The Fuse

Are Recent U.S. Crude Draws the Result of a Normal Seasonal Decline or a Delayed Effect of OPEC’s cut?

by Matt Piotrowski | July 21, 2017

  • Since their peak in late March, US crude stocks have fallen by 45 million bbl
  • In 2014-16, from April through September, declines averaged 39 million bbl
  • Saudi exports to the U.S. plunge to 524,000 b/d
  • U.S refinery runs remain above 17 mbd
  • Refined product imports down 20 percent year-on-year (y-o-y)

Are recent crude stock draws in the U.S. the result of normal seasonal declines or a delayed effect of OPEC’s cuts?

The answer is some of both. A combination of factors has caused U.S. stockpiles to drop over the past several months, lifting WTI back toward $47 and Brent briefly above $50 before falling back.

It’s important to note that crude stocks typically decline during the summer period as demand picks up and refineries increase runs. So, what we’ve seen over the past few months is not out of the ordinary, which likely explains why the market has not put together a substantial rally. But it appears that some OPEC members restricting supply has begun to bite the U.S. market.

“It seems that the Saudi plan to make a visible dent in US stocks is working out for the time being.”

During the last three years, from April-September, crude stockpiles in the U.S. on average declined by about 39 million barrels. This year, since the end of Q1, they have already fallen by 45 million bbl and are projected to decline further. According to EIA’s forecast, crude stocks will decline by some 54 million bbl throughout Q2 and Q3, versus just 32 million bbl during the same time last year.

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This sharper-than-usual drawdown stems in part from high refinery runs, which are the result of strong demand and limited refined product imports, but also lower crude imports from OPEC countries, most notably Saudi Arabia. “It thus seems that the Saudi plan to make a visible dent in US stocks is working out for the time being, but the market remains rightfully focused on medium-term supply aspects where ongoing increases in US rig counts and production remain a fact,” said analysts at JBC Energy.

The Kingdom is particularly focused on cutting volumes to the U.S. since stocks here are the most timely and visible and draws have an outsized impact on prices.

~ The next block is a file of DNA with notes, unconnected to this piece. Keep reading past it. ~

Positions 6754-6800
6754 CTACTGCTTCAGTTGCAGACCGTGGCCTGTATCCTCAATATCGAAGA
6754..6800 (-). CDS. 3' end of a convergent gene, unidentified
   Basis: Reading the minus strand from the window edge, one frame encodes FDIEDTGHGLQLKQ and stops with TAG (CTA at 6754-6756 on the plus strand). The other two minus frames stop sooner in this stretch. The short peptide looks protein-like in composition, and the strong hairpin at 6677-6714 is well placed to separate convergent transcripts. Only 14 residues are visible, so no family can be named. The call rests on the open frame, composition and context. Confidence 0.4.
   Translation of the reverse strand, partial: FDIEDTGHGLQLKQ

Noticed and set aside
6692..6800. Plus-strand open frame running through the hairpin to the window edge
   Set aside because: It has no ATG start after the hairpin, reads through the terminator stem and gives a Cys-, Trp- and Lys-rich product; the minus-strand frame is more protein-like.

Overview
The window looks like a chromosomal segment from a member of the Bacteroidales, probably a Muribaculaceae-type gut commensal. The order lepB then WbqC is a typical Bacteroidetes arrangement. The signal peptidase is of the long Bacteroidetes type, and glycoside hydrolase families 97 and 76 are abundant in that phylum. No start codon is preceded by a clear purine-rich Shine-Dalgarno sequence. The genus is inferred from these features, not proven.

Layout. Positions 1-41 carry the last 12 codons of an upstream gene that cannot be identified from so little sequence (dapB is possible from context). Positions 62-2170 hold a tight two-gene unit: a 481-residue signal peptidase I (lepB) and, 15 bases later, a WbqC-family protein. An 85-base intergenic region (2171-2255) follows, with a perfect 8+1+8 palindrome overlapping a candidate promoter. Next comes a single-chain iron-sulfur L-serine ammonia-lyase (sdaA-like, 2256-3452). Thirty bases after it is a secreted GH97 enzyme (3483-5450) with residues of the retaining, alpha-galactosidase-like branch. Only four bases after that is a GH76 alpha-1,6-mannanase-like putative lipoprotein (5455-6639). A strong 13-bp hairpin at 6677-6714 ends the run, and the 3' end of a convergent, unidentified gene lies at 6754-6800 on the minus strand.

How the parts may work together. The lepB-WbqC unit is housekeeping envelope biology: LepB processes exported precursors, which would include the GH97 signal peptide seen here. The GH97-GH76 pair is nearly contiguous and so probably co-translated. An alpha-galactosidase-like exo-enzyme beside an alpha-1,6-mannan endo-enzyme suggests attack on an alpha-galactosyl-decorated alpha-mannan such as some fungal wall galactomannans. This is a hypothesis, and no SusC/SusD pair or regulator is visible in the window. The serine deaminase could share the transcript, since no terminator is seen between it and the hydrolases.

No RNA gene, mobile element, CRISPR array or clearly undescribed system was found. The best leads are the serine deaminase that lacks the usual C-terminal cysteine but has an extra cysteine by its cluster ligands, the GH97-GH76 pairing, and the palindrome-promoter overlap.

The Kingdom has sliced exports to all regions, but it is particularly focused on cutting volumes to the U.S. since stocks here are the most timely and visible and draws have an outsized impact on prices. Last week, the Saudis, according to preliminary EIA data, sent just 524,000 barrels per day (b/d) of crude to the U.S., down by 327,000 b/d versus the previous week and roughly a third of import levels seen at the same time last year. Platts reported that the Louisiana Offshore Oil Port, which offloads tankers in the Gulf of Mexico, had received no imports of Saudi Arabian or Iraqi crudes through the middle of July, reflecting the tighter heavy/sour global market due to OPEC’s cut.

Refineries still running at a blistering pace

The stock draws can’t, however, be fully pinned on lower volumes from the Saudis. After all, stocks always fall during this time of the year amid higher demand. Refinery runs remain elevated above 17 million b/d, up by more than 400,000 b/d versus the same time in 2016. Although consumer demand was relatively lackluster during the first quarter of the year, it has picked up and is expected to average 20.3 mbd in Q3, a 370,000 b/d annual increase, helping draw down stocks.

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Despite higher consumer demand, refined product imports are lower, putting more pressure on domestic refiners.

Despite higher consumer demand, refined product imports are lower, putting more pressure on domestic refiners. According to preliminary EIA data, imports averaged 1.97 mbd over the past month or so, a 20 percent y-o-y reduction. Gasoline imports saw an acute drop, falling by 239,000 b/d, or 28 percent, leading to an 11 million bbl draw in gasoline stocks in the past five weeks.

Even with the big stock draws, crude inventories are still above year-ago levels and are expected to end Q3 higher than the same time in 2016. That’s why prices have yet to put together a big rally. Although gasoline demand may reach record levels through July and August, it will ebb in September and in Q4, easing the burden on refiners. At that time, crude stocks levels will likely stabilize.

The market has received a good bit of bullish news lately, but it’s too soon to conclude whether the tighter fundamentals are a seasonal blip or part of a structural rebalancing accelerated by OPEC production cuts.

 

 

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